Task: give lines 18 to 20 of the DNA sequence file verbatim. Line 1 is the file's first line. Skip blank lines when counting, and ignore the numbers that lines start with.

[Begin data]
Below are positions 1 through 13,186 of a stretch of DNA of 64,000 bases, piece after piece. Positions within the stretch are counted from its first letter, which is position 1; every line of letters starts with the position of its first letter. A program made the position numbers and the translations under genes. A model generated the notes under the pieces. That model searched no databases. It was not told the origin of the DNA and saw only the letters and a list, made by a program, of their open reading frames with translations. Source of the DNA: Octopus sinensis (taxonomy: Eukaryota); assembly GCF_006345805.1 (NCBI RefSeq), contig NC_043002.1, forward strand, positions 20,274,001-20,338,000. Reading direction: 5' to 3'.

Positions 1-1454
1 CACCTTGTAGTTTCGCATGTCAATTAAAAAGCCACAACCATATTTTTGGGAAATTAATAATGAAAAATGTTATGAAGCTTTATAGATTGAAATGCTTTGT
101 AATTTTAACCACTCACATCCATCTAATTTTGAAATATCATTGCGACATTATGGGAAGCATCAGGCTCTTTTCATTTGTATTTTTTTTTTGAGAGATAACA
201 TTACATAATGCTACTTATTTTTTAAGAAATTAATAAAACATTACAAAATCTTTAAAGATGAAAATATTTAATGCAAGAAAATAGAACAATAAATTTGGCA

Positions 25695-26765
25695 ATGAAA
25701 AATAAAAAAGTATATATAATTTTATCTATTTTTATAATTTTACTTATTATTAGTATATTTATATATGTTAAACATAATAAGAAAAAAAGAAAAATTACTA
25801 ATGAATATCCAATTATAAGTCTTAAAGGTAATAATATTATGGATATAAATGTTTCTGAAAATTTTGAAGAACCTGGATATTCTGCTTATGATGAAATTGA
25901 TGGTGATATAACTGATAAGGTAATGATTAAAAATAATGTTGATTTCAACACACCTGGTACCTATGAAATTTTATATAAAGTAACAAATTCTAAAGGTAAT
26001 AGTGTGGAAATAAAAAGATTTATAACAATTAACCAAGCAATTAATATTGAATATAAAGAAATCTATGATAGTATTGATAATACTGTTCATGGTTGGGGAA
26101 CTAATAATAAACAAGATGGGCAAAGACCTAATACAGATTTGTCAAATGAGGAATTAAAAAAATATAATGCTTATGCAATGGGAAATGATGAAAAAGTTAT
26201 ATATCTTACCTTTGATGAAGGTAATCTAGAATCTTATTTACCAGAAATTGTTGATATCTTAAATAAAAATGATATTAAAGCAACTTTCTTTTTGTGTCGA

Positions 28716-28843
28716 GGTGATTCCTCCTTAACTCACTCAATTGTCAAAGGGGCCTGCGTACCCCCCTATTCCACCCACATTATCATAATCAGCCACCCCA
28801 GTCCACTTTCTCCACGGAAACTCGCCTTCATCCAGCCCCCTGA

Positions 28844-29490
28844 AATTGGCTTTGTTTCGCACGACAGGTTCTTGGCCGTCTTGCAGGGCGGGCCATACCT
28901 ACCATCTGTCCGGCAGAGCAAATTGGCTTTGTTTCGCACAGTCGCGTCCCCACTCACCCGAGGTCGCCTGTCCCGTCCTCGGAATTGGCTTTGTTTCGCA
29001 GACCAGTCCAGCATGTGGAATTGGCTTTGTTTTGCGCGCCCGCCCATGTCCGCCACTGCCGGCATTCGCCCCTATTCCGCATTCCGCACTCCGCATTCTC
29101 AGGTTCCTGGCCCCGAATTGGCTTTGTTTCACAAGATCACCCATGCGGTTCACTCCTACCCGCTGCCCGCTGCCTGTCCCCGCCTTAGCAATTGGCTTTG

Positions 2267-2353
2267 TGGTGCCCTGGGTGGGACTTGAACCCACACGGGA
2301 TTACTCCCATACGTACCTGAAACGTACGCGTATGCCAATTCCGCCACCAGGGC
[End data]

28844 AATTGGCTTTGTTTCGCACGACAGGTTCTTGGCCGTCTTGCAGGGCGGGCCATACCT
28901 ACCATCTGTCCGGCAGAGCAAATTGGCTTTGTTTCGCACAGTCGCGTCCCCACTCACCCGAGGTCGCCTGTCCCGTCCTCGGAATTGGCTTTGTTTCGCA
29001 GACCAGTCCAGCATGTGGAATTGGCTTTGTTTTGCGCGCCCGCCCATGTCCGCCACTGCCGGCATTCGCCCCTATTCCGCATTCCGCACTCCGCATTCTC